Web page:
Houses I Could Live In

24 Jul 09 4 Comments

Complete with swimming pool

When I was a little girl, we used to go on a lot of long car journeys. The adults were not as sympathetic as I felt perhaps they should be and my attempts to make conversation (“Where are we going again?” “Are we almost there yet?”) were largely scorned. I learned to occupy myself by staring out the window and imagining stories the neighbourhoods that we were driving past. I would make up entire histories for the people that we passed and intersect my life with theirs.

“That man walking the dog is named Walter. He is a repair man and last month he came by the house to repair our refrigerator. He told me about his wife, Zelda, who goes to the gym three times a week.”

Quite posh

I’m a grown up now and it shows. Sometimes when Cliff is flying, I stare out of the window of the Saratoga as we fly over some of the most beautiful neighbourhoods that I’ve ever seen. But these days when I look at the houses, I don’t make stories for the occupants.

These days I rewrite my own history and imagine myself living in those wonderful houses – complete with arguments with the neighbours about the damn cement mixer right at my back fence.

Building works

As we fly over the Cotswolds, I find the most amazing houses that must be a joy to live in although I wouldn’t like to think about the upkeep of the gardens. Still, if you can afford a house like that, you can afford a gardener, right?

Island home

And I do feel that a wide selection of barns and sheds and guest houses would increase my quality of living. I don’t play tennis myself but my good friends inform me that there is no such thing as too many tennis courts.

Sprawling grounds

I probably don’t have the right mindset for living in a mansion like one of these, though I sure would like to give it a try. When I was a kid, we had car engines lying around the back yard. Splintered motorcycles leaned against oak trees, just in case there were any useful parts yet to be harvested. A bright orange VW beetle rusted away in the long grass.

If I got a big house like this, I’d probably end up in the same state:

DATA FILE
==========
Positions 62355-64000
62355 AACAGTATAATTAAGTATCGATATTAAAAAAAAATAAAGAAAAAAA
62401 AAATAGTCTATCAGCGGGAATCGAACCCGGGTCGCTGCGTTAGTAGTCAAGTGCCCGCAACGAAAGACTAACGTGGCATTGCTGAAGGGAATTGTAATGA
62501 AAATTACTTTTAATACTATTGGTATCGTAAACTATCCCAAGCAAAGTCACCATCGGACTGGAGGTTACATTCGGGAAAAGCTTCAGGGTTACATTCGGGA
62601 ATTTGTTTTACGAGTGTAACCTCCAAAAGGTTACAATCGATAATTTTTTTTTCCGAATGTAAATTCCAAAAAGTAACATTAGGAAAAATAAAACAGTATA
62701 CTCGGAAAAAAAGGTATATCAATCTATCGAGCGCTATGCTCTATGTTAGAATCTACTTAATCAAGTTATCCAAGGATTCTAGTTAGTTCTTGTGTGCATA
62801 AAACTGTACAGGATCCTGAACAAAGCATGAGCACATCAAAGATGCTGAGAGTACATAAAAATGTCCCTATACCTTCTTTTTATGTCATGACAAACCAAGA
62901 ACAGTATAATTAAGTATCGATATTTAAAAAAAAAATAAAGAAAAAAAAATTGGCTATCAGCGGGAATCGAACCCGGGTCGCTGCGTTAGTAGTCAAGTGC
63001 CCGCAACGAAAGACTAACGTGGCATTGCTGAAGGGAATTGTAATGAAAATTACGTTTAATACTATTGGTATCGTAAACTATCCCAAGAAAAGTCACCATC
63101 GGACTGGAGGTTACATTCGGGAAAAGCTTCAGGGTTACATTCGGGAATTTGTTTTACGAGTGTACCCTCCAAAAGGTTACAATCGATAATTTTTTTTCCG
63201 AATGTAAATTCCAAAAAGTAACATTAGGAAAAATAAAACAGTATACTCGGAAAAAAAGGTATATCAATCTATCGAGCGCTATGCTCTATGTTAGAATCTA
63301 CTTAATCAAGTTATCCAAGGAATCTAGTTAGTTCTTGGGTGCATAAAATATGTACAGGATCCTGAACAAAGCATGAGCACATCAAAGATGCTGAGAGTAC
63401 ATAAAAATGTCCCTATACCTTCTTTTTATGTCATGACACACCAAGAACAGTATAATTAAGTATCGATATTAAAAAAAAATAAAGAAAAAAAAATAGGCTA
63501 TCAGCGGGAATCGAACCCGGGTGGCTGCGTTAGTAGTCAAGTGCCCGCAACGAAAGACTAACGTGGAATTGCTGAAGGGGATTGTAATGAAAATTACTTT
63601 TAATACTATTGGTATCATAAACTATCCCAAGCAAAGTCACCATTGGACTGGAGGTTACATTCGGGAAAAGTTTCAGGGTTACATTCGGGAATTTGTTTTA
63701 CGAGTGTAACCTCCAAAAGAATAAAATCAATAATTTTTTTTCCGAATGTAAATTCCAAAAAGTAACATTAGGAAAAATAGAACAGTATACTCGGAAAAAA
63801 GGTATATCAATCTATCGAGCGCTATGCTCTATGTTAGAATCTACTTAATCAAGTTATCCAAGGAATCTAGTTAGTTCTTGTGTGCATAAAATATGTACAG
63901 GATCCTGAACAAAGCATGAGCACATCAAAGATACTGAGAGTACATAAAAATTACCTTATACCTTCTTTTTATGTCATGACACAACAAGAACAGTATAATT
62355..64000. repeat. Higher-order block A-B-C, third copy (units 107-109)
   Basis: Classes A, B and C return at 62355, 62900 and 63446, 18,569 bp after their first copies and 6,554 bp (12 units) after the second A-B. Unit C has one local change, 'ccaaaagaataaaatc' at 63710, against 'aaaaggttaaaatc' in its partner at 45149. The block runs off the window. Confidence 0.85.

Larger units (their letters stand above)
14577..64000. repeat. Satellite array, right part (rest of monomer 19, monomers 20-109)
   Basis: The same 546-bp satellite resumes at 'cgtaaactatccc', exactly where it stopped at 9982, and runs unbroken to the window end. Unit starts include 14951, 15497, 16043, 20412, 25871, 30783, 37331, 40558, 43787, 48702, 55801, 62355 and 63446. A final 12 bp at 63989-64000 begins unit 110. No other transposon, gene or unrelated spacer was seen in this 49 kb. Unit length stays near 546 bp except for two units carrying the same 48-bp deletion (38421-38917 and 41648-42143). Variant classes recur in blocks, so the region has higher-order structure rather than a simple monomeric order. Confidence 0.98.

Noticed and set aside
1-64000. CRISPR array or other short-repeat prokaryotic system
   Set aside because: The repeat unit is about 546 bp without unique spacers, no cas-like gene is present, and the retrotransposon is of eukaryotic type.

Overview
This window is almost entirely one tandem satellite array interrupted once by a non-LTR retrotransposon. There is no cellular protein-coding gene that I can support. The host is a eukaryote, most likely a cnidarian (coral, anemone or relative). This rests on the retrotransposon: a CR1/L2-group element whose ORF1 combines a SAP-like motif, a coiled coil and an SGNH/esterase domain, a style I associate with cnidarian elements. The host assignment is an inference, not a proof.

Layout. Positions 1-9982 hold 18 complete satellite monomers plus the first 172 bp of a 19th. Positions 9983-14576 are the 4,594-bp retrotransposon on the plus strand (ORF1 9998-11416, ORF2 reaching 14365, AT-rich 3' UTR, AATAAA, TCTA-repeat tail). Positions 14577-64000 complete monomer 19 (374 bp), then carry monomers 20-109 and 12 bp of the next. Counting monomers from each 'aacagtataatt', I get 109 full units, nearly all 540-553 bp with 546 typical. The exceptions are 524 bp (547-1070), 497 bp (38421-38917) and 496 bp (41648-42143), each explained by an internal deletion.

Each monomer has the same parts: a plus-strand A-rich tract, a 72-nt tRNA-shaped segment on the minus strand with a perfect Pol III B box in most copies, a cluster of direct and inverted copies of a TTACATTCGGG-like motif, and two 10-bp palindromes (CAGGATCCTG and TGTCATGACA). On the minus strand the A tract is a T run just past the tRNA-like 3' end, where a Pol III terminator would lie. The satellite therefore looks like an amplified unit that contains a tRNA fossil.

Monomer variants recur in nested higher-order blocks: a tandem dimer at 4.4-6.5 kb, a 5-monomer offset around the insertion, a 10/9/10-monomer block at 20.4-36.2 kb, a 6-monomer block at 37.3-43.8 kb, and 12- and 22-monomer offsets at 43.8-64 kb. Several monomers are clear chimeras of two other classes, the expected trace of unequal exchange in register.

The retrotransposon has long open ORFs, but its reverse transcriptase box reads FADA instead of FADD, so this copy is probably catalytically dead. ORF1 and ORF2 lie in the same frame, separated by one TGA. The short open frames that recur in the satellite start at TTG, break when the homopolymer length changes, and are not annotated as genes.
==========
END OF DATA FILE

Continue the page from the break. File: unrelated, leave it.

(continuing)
Abandoned junk in the yard

If by some miracle, anyone actually recognises a house in this series, do let me know and I’ll forward a full-size photograph to the owners as a thank you for some exceedingly nice daydreams.

Category: Photography,


  • When I look at houses like these I think about how I’d never be able to keep them clean. Then I remind myself that if I was that rich I’d probably have staff. Then I think about how I’d hate to share my home with employees. Then I think but what if there was a little cottage in the grounds for a dear married couple who could be housekeeper and gardener. Then I think well I’d definitely need a cook. So two cottages then. Then I wonder if I’d ever feel at home in a huge place like that. I wonder if I’d see the children from one end of the day to the next. Then I think that maybe we could have an adult wing and a kiddie wing and then communal areas in the middle.

    That’s normally the point when I look around my own house and really appreciate it.

  • Perhaps some young girl on the ground, looks up and sees your plane, and imagines her own stories.
    I will, indeed, confirm that LittleGirl Sylvia had a wonderful imagination and fortunately it has stayed with her.

  • The last photo (Abandoned junk in the yard) is Salisbury Hall, originally built in the 1600’s. During WWII, the famous de Havilland Mosquito fighter-bomber was developed there in secret. The site now hosts the de Havilland Aircraft Heritage Centre, where the original Mosquito prototype is on display along with a number of other historic de Havilland aircraft and artifacts.

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